Old age is inevitable. It beats the alternative but does require some adjustments. You wake up one day with an ache here and a pain there. You look in a mirror and discover wrinkles that weren’t there last week. There’s less hair and it’s turning gray. Sooner or later, Father Time is going to win this battle.
The evolution of this condition is more dramatic with athletes. They’ve excelled at their craft at what seems forever and then, one day, their reflexes are a tad slower. They may not notice but those who are watching do. That brings us to four icons of New York sports – goaltender Henrik Lundqvist, quarterback Eli Manning, forward Carmelo Anthony and third baseman David Wright.
At one time or another, each of them functioned as the face of their franchise, Lundqvist the best goalie in the NHL, Manning a two-time Super Bowl MVP, Anthony a 10-time NBA All-Star and Wright, captain of the New York Mets. That time is past and the clues are everywhere.
Lundqvist is in the midst of his second long injury layoff in the last three years. He is 35 now and even though he reached a milestone with his 400th career victory, it has been an up and down season for the Swedish goaltender. He’s been lifted from games several times and struggled through a terrible stretch during which he surrendered 24 goals in five games.
He has been a constant in the Ranger nets for more than a decade and reached 400 victories faster than any goalie in NHL history. Before this season is over, he almost certainly will pass Glenn Hall for ninth place on the all-time list of winningest goalies. That said, he is at a dangerous age for the most demanding job on the ice. Antti Raanta backs him up but hardly seems like a long term solution. Youngsters Magnus Hellberg and Mackenzie Skapski might be.
Manning holds Giant records for career passing yards, touchdown passes and completed passes and has been an ironman at quarterback with 199 consecutive starts, a rather remarkable statistic. But he turned 36 at the end of the 2016 season and even though he still has three years remaining on his contract, the Giants know he can’t go on forever.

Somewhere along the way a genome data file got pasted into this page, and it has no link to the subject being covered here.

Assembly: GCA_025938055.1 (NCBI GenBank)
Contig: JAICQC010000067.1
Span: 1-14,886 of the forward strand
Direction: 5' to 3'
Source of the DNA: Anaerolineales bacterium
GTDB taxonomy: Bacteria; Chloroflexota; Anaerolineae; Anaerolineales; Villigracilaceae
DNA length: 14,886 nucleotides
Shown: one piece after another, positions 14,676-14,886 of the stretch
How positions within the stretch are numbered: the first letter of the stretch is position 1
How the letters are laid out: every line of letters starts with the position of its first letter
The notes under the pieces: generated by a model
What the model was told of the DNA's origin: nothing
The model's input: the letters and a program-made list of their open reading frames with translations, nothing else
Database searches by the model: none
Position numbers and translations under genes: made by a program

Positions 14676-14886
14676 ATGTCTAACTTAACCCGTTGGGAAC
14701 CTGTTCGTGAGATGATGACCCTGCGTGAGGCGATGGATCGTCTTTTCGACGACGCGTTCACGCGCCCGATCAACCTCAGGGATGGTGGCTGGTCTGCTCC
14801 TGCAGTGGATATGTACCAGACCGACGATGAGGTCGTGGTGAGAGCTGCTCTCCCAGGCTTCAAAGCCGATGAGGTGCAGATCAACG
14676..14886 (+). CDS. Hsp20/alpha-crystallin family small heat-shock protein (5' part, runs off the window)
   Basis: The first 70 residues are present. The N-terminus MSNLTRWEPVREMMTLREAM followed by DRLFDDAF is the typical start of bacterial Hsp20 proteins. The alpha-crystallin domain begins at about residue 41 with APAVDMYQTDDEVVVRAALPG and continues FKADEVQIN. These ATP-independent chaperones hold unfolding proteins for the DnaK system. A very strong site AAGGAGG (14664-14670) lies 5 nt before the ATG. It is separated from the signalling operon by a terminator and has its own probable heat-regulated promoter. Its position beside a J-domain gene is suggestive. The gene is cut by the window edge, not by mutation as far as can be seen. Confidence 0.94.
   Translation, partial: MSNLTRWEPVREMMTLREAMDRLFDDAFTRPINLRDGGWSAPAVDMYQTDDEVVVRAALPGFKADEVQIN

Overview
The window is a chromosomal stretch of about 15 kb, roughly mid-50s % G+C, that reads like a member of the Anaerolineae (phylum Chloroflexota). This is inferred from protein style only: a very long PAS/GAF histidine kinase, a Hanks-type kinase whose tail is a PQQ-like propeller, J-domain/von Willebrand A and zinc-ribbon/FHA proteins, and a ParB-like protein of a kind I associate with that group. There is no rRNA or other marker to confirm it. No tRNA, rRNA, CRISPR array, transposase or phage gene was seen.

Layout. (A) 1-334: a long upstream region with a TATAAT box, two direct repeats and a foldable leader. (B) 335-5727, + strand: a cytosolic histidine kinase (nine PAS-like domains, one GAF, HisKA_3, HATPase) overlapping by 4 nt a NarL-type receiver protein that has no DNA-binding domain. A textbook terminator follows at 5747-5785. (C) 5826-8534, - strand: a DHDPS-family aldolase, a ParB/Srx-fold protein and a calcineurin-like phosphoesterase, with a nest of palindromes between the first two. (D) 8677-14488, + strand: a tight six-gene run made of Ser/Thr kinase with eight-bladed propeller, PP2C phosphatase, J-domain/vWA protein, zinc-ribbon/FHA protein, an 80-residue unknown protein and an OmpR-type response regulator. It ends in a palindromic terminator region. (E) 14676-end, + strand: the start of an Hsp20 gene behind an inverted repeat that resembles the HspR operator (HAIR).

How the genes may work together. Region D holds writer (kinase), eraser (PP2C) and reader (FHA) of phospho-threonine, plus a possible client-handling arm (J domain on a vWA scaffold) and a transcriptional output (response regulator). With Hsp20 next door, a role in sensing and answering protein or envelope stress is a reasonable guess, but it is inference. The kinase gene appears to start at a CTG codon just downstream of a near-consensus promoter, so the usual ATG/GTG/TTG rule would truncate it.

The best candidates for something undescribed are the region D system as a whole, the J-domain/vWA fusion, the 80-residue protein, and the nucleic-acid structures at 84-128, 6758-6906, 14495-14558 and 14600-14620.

That’s why the team signed Jets washout Geno Smith this month as an insurance policy in case Manning breaks down. Smith comes to the Giants with a shaky resume of 28 touchdown passes and 36 interceptions in 33 games with the Jets and is coming off a torn ACL. Also on the roster is journeyman Josh Johnson who is 31 and has not thrown an NFL regular season pass since 2011. That’s why the Smith signing makes sense.
Anthony will be 33 when the next NBA season starts and he has logged a lot of miles in a 14-year career with Denver and the Knicks during which he has scored more than 24,000 points. He was an afterthought All-Star this season, ignoring the constant trade rumors as the Knicks tried frantically but unsuccessfully to unload him. He carries an albatross of a $126 million contract which contains a no-trade clause, complicating his team’s effort to rid itself of a player who is clearly on the back nine holes of his career.
David Wright was determined to come back from two seasons in which spinal stenosis and surgery for a herniated disc in his neck limited him to 75 games. But in spring training he was shut down again by a shoulder impingement, which all but guaranteed that he would miss opening day. At 34, the future is questionable for his return.
Saying farewell is always difficult for a player who has been a star. In the early years of the 20th century, Bob Meusel was a surly slugger for the New York Yankees. An unpleasant sort, Meusel rubbed people the wrong way. Then, in the twilight of his career, he became more mellow, almost friendly.
Frank Graham Jr., a sage sportswriter of the time, noted the change in Meusel and observed dryly, “He learned to say hello when it was time to say goodbye.’’